What would you say are some of the significant visual arts highlights at the Biennale this year?

I can assure you that every work of art has been studied and scrutinised carefully, not only for its relevance to the theme but equally important for its artistic value. Artists travelled from all over the world to propose their works. This is their passion, their love, their expression, their soul. They are very possessive of their creation, and rightly so.

Because there was another message I wanted to communicate through this Biennale, every artist is self-funded; as difficult as it was, I didn’t want this Biennale to be another commercial platform, a money-spinner and this created huge strains on everyone concerned. So you can imagine how painful it was for me as artistic director, to having established an excellent relationship with an artist, agree or disagree with his expression of art, acknowledge the expense he would have incurred to propose his work and having to communicate in certain circumstances that the work did not fit with the Biennale’s objectives.

After this uncomfortable exercise, I can assure you that every piece of art is special in its own way and it would be very unfair to point certain artists over others. For sure, this Biennale offers every medium of expression from oil paintings, to acrylics, sculptures, installations, video art and digital media. In parallel, we have a full calendar of events with performing arts, debates, workshops, talks and seminars by international authorities in the art world.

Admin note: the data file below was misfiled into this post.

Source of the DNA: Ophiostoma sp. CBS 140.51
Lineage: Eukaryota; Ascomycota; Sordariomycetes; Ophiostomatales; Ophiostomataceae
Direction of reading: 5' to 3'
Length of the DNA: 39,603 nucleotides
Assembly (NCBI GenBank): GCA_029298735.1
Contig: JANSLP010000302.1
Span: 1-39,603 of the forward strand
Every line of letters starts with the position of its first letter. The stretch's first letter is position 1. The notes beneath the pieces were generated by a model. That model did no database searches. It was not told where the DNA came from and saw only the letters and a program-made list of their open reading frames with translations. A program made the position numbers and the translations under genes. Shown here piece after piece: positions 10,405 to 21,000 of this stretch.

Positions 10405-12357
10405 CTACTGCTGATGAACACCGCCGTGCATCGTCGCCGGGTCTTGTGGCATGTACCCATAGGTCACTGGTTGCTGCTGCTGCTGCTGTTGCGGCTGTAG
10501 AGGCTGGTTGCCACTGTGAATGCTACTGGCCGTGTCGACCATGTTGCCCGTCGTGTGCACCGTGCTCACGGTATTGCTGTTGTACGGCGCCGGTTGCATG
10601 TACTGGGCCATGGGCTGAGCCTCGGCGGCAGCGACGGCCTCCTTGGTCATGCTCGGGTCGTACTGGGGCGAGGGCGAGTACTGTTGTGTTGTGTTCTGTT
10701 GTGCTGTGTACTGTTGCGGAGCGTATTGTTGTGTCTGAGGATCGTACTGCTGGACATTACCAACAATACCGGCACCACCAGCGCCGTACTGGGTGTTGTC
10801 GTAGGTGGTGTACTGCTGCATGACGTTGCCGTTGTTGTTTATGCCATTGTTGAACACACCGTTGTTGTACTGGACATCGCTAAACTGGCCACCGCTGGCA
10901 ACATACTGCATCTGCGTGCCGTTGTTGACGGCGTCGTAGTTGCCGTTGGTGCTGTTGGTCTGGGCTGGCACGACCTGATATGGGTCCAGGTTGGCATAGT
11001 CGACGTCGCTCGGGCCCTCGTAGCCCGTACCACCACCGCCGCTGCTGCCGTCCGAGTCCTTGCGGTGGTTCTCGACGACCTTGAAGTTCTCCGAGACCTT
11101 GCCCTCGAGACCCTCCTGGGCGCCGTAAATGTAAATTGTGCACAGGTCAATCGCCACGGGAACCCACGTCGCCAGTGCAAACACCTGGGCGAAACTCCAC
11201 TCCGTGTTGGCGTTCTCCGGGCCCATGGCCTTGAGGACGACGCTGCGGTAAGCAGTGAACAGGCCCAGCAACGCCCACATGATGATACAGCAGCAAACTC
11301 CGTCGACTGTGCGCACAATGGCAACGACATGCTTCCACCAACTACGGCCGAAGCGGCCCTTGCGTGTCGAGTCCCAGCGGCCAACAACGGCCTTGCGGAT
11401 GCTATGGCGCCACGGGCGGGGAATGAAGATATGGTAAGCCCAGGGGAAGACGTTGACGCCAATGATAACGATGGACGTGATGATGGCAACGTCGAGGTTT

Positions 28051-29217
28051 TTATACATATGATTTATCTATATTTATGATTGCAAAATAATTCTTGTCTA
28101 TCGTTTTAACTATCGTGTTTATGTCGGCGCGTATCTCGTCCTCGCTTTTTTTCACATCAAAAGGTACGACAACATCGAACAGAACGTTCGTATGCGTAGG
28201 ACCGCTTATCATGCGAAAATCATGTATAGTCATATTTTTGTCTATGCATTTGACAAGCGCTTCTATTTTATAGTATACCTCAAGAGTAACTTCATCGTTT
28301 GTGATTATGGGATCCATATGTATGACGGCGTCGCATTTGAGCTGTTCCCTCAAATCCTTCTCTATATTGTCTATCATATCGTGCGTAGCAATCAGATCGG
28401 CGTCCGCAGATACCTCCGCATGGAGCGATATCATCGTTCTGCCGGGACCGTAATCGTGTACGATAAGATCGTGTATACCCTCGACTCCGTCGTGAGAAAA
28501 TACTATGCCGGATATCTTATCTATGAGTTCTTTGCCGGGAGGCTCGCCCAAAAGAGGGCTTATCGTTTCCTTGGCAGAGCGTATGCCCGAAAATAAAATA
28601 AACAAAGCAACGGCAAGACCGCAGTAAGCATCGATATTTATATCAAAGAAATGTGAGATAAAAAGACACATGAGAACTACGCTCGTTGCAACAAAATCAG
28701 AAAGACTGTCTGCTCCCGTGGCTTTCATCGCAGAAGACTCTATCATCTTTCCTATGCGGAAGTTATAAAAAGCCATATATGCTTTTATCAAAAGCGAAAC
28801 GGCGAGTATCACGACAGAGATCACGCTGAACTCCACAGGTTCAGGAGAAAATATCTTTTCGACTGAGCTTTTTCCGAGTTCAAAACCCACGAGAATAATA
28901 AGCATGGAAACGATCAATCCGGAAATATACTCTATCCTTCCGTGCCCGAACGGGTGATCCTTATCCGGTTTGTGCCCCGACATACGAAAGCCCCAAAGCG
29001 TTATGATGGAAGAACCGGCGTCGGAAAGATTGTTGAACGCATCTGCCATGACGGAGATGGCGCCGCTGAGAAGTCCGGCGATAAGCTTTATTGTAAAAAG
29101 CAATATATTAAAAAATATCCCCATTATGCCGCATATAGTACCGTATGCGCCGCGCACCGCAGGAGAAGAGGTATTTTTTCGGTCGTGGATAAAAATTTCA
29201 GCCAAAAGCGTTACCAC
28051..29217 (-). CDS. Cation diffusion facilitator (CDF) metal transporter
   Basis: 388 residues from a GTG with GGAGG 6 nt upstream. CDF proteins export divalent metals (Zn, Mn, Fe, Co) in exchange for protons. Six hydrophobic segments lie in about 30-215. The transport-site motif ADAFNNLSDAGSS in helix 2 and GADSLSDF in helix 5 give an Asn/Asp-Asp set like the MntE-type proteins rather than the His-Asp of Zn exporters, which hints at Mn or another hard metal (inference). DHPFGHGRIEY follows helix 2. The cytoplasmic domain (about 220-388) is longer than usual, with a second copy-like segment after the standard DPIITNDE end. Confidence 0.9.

Given that the Biennale is taking place in Mdina – a well-preserved baroque jewel of a city – are you worried that the art may be overshadowed by the surroundings? How did you set about tackling this?

Mdina as a location is a big challenge. The whole old capital has a character of its own, needing no decorations. On the contrary, unless you are sensitive to its artistic architecture, it is very easy to slip into big eyesores that jar with the feel of the city. Integrating all these contemporary pieces of art, by no fewer than 110 artists from 27 countries including Malta, into the surroundings and highly prestigious décor and art in all the exhibition venues was a great challenge that caused me sleepless nights and endless discussions with the artists.

Tough job… as my role was not to please anyone but to convey the Biennale’s message in the most artistically expression. This was not a white gallery wall where you install a framed picture. Finally, I think, together with my team we have created a space and a final result that challenges people to look at Mdina in a different way.

These are, of course, sensitive times for interfaith dialogue. Do you hope the Biennale will somehow help in this regard?

This is a sad period in the history of humankind where interfaith dialogue is fading and giving way to violence and hatred. Art comes from the soul and it communicates peacefully. Without imposing itself, it transmits love and beauty. It is what the world needs at the moment.

APS Bank is the Main Partner of the Mdina Cathedral Contemporary Art Biennale which runs until January 7. For more information visit mdinabiennale.org

teodor_reljic
Teodor Reljic is MaltaToday's culture editor and film critic. He joined t...